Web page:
The peyote cactus, or Lophophora williamsii, is unassuming at first glance. It’s small and spineless, unlike other cacti.

But inside the small buttons that grow from the plant lies a hallucinogenic substance called mescaline. The effects of this chemical component are responsible for peyote’s role as an important element of some religious rituals. More recently, mescaline made it the focus of some legal disputes.

The chemical makeup of mescaline is comparable to other hallucinogenic substances like LSD and psilocybin (shrooms).

Peyote is normally prepared by cutting the mescaline-filled buttons from the plant.

These buttons can be dried and then eaten. They can also be soaked in water to make a psychoactive tea. Some spiritual practitioners consume it in this way.

The buttons can also be ground into a fine powder and then smoked with tobacco or cannabis. This powder is sometimes put in capsules to avoid the bitter taste.

The mescaline can also be drawn out from the plant and made into pills or liquid. Mescaline can also be created synthetically in a lab.

Mescaline works by increasing the amount of serotonin and dopamine bonded to receptors in the brain. These two neurotransmitters are responsible for feelings of happiness and elation, and in large quantities produce psychedelic effects.

The psychological effects of mescaline include vivid hallucinations.

Users often claim they can “see music” or “hear colors.” They may have visions and altered perceptions of space and time. Colors may appear brighter, sounds more distinct, and vision may feel enhanced.

Users may also feel profound joy or extreme terror and have dramatic emotional experiences. As with LSD, some people may have a negative experience with peyote, also known as a “bad trip.”

Physical effects of peyote often include numbness and tension. It can also cause an increase in blood pressure and heart rate. Users may experience:

  • nausea
  • elevated body temperature
  • chills
  • sweating or shivering

Among certain indigenous populations across the Americas, peyote is believed to have medical properties.It’s been said to aid in the treatment of everything from toothaches to diabetes.

In modern medicine, psychedelics are gaining traction as a therapeutic treatment for treatment-resistant depression, but there is little research on their abilities to treat other ailments.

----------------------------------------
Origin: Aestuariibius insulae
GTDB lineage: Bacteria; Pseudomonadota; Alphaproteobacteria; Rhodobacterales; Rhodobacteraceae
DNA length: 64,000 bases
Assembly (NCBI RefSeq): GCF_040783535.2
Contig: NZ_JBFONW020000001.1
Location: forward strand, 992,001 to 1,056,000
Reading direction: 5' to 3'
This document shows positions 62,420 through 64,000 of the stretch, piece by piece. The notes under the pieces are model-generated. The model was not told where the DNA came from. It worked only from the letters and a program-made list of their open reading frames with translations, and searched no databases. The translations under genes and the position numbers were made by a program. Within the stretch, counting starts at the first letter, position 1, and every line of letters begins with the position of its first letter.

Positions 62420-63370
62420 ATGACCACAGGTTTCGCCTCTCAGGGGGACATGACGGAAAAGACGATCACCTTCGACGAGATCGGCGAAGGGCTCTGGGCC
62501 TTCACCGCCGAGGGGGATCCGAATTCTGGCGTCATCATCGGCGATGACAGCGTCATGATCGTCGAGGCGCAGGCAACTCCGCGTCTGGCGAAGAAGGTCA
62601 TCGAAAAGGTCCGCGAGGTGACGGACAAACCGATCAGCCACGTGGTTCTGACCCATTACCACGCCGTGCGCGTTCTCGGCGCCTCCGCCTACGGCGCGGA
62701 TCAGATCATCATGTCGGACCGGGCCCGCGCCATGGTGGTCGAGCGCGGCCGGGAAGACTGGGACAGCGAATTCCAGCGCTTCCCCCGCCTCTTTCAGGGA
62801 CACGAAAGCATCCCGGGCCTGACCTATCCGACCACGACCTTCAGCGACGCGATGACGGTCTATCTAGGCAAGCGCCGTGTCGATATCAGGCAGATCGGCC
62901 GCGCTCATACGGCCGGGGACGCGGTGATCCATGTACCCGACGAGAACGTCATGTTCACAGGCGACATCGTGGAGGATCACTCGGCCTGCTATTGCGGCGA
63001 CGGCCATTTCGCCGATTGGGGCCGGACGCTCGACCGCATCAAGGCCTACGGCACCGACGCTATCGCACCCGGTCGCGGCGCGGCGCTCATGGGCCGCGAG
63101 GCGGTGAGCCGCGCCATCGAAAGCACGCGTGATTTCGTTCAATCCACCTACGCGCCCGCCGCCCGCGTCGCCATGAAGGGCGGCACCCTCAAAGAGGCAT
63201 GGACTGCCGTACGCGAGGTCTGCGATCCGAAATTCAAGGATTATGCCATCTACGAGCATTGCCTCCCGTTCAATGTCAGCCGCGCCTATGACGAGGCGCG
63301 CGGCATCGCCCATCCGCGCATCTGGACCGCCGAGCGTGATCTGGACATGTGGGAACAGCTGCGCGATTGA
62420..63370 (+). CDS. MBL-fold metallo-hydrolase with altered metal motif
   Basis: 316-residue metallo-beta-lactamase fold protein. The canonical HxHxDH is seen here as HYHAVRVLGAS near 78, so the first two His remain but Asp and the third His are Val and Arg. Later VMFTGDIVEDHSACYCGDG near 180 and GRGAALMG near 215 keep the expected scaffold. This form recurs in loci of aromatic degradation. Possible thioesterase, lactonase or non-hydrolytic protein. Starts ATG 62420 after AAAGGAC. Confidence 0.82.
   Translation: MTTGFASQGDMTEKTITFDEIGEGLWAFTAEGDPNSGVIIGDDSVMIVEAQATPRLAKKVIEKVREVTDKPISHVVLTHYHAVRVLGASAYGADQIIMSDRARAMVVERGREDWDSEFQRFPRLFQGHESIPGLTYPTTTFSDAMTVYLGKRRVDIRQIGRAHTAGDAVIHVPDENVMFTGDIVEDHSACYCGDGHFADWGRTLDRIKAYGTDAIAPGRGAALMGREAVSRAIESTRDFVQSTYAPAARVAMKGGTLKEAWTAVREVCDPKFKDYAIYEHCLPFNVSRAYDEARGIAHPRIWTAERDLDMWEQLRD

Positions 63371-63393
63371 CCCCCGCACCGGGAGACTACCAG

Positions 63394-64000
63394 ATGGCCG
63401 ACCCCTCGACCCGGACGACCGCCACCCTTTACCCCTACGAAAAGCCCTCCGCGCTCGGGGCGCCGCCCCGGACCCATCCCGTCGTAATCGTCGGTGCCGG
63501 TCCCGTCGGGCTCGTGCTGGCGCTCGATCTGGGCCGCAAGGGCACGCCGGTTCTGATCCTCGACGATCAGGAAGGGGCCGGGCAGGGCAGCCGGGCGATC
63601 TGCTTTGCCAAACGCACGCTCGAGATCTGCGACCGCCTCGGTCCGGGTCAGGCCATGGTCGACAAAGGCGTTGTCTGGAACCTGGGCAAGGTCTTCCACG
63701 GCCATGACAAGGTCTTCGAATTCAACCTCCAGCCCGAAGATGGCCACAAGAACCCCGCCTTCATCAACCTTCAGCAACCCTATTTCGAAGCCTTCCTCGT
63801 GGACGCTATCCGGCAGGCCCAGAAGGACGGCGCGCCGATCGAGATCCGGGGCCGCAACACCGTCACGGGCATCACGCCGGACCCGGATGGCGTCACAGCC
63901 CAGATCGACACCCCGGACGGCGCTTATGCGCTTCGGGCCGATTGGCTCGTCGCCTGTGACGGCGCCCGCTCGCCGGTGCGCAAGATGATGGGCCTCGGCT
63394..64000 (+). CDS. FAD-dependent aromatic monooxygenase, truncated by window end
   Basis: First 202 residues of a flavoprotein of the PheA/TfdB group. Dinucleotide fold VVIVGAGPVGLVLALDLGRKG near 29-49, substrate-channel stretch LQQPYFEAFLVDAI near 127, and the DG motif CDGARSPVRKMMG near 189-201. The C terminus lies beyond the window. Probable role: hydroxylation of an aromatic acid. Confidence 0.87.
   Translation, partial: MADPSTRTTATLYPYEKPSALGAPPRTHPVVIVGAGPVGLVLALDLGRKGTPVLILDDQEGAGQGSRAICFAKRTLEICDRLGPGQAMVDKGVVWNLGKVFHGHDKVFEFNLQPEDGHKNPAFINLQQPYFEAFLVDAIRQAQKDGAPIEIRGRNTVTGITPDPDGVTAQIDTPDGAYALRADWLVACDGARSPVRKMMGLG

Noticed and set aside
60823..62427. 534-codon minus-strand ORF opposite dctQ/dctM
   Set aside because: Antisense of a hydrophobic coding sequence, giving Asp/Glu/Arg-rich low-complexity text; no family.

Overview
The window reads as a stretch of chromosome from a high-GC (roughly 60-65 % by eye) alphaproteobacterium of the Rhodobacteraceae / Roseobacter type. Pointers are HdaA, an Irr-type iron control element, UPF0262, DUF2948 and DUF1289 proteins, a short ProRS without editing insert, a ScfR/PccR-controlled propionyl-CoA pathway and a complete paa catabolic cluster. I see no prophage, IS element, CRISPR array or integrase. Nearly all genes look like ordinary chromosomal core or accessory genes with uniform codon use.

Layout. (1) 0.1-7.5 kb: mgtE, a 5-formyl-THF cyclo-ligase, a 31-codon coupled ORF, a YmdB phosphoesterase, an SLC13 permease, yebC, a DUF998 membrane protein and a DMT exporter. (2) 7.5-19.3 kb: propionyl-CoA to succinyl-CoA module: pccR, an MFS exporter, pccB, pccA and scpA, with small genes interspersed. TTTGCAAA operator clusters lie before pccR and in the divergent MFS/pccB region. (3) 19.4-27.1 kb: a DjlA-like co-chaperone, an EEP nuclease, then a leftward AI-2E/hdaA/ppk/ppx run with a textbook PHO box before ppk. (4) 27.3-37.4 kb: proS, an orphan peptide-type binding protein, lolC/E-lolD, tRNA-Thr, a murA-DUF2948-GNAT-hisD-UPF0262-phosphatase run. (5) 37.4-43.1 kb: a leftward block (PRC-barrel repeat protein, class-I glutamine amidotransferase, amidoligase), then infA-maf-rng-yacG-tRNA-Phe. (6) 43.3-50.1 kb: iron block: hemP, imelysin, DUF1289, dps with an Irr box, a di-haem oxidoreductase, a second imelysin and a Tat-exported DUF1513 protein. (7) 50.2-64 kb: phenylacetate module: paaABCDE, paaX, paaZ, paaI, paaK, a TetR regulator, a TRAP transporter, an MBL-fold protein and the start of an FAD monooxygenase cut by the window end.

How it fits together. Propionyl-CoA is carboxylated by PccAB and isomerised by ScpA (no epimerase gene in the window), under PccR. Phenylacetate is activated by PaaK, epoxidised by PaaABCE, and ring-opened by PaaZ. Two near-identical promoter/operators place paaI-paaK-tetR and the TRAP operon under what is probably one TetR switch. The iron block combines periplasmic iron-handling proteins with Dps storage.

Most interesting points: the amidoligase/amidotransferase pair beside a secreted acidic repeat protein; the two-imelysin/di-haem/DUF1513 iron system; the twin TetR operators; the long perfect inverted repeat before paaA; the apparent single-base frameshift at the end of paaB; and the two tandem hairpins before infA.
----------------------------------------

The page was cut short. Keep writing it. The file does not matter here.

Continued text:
The long-term effects of peyote are also poorly understood.According to the National Institute on Drug Abuse (NIDA), there’s no link between long-term peyote use and psychological or intellectual disabilities. But frequent users may experience flashbacks.

As with other psychedelics, users may also experience a “comedown,” a period of time while the drug is wearing off during which lower moods or shifting moods may be more common.

Research on peyote addiction is limited. But the NIDA notes that mescaline, like most hallucinogenic drugs, does not prompt drug-seeking behavior with repeated use.

But users can develop a tolerance to certain hallucinogenic substances over time with repeated use. For a group of substances with unknown and unpredictable effects, larger doses carry more risk.

The number of people who use peyote or synthetic mescaline as a recreational drug is unknown. In surveys of drug use, it’s normally excluded or lumped in with general hallucinogen use.

The 2020 National Survey on Drug Use and Health found that 2.6 percent of people over the age of 12 reported using some form of hallucinogen within the past year.

Under federal law in the United States, recreational use of peyote is illegal. The Drug Enforcement Administration classifies peyote and synthetic mescaline as Schedule 1 substances, the category with no real medical uses and the highest risk of abuse.

Ceremonial or religious use of peyote is still common among certain indigenous groups. For centuries, these communities have used peyote to encourage visions and facilitate healing.

Members of the Native American Church, a recognized religious institution that encompasses a wide variety of tribal communities across the country, are an exception to the federal ban on peyote use. Tribal members can use ceremonial peyote without fear of federal penalties.

States have their own specific peyote laws. But they’re required to adhere to the federal regulations, limiting the use of peyote to legitimate religious use.

As recreational hallucinogen use has become more popular and prompted pushes for decriminalization, some indigenous leaders have expressed concern about the preservation of their traditional practice.

The best way to learn more about peyote’s cultural history and usage is by listening to firsthand accounts from members of the indigenous populations who use it.

Try starting with this video from Harvard’s divinity school or this college student’s documentary about his family’s peyote meeting.

The use of peyote outside of ritual contexts in the United States is illegal. As with most hallucinogenic drugs, the side effects and possible risks of peyote remain primarily unknown.